People dance at the People's Square in Korla, Northwest China's Xinjiang Uygur Autonomous Region, April 10, 2019. (Photo: Xinhua)
According to Western media reports, a Uyghur woman named Asiye Abdulaheb, currently a Dutch citizen, said she had helped with the release of "secret Chinese government documents" on Xinjiang. She claimed that she and her ex-husband "received death threats," and thus hoped to "protect herself and her family from retaliation" by speaking out.
This story sounds so vivid in the Western context. It's very much in line with the Western public opinion's imagination of an "authoritarian China," but it cannot hold up to closer inspection. Abdulaheb asserted that she had "received death threats" on Facebook Messenger. Even if it's true, how can it be concluded that the threats were sent by Chinese related agencies and were serious? The internet houses all sorts of people and forces. They may send such a message for various purposes.
It was reported that she posted a tweet in June "with the excerpt from the documents" on her own initiative. The move was apparently with the intention of drawing attention. The woman's way of doing things shows that she is not afraid of creating trouble. She didn't intend to be an "anonymous whistle-blower" from the very beginning. But she told reporters that she was scared when receiving an online threat. Her behavior was inconsistent.
Abdulaheb's profile photo has been spread all over the Western media, a result of her interaction with Western public opinion. And it seems that both Western media outlets and Abdulaheb herself are willing to see such an outcome.
As a Chinese media outlet, the Global Times has no way of weighing the authenticity of Abdulaheb's story. We can only draw the conclusion from her story that she knows what the Western media wants, and has the guts and solutions to provide a story they need.
As for the death threat she mentioned, we would like to tell her and the Western public that the Chinese government has never had a record of endangering personal safety to dissidents living abroad.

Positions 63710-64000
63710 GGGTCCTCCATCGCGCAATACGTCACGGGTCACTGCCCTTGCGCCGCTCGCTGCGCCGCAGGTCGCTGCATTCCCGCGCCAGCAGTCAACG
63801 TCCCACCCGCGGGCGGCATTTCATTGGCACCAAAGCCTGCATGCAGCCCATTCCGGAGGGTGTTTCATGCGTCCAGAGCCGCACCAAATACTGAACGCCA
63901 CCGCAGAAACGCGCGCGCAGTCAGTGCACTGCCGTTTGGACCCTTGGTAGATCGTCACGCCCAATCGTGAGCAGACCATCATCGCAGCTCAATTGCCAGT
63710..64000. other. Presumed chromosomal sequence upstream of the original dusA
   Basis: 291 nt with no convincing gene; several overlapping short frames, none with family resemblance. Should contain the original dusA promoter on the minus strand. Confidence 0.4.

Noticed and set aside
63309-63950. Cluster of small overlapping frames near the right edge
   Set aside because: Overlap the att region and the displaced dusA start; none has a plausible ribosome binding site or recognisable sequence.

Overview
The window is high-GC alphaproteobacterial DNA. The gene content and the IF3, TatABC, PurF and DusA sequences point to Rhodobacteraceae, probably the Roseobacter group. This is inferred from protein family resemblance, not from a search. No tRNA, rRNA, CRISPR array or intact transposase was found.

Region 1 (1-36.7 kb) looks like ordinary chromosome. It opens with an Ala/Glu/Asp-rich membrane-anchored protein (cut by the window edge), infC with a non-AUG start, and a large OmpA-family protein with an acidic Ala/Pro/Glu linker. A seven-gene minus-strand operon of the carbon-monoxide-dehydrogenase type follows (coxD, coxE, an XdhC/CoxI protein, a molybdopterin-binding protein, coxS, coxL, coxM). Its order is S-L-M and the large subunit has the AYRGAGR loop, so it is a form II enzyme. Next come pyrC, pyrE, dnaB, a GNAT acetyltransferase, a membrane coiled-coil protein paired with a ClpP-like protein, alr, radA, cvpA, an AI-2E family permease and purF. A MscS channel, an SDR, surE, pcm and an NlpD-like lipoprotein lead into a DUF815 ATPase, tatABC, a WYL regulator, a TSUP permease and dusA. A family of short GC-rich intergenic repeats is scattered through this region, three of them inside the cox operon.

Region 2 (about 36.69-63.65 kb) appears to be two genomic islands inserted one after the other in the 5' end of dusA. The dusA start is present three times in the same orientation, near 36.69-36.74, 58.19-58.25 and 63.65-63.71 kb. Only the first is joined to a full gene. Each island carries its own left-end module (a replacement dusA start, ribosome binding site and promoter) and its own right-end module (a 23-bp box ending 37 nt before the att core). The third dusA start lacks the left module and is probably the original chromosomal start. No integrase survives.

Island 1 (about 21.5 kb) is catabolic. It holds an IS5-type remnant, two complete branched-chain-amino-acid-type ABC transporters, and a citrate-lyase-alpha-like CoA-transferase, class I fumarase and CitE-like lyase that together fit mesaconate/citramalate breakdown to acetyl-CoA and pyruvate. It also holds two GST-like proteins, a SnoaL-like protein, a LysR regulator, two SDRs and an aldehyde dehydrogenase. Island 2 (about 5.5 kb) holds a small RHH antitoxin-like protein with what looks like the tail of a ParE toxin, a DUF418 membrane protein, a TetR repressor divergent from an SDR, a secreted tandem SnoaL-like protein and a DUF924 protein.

Since the end of the 1980s, a large number of dissidents went into exile in Western countries. Many of them continued to engage in acts that jeopardized China's national interests, but none received life threats from the Chinese mainland.
If Abdulaheb is worried about her safety, we advise her to guard against US intelligence agencies and extreme Xinjiang secessionist forces. They may exploit her to stir up extreme incidents in order to frame the Chinese government.
By making public her identity, Abdulaheb has attracted more attention in the West. Some Western forces are further exploiting her to smear the Chinese government. Abdulaheb might be happy to be used since it fits her interests and those of Western forces.
The problem is Abdulaheb thinks the more her identity is made known, the safer she will be. But this logic doesn't hold water and could endanger her, because as she gains greater recognition in the West, Western public opinion will be made to believe that the Chinese government wants to harm her. To some dark forces, it is tempting to threaten her personal safety and frame the Chinese government.
No matter what she has done, we wish that she is safe in the Netherlands. She already jeopardized China's national interests, and any harm to her safety will not undo the damage. China has no incentive to do any harm to her. But it's different for US intelligent agencies and Xinjiang secessionist forces. Even in Western media, there may be people who wish to see something happen to her. This is the real risk that Abdulaheb should seriously watch.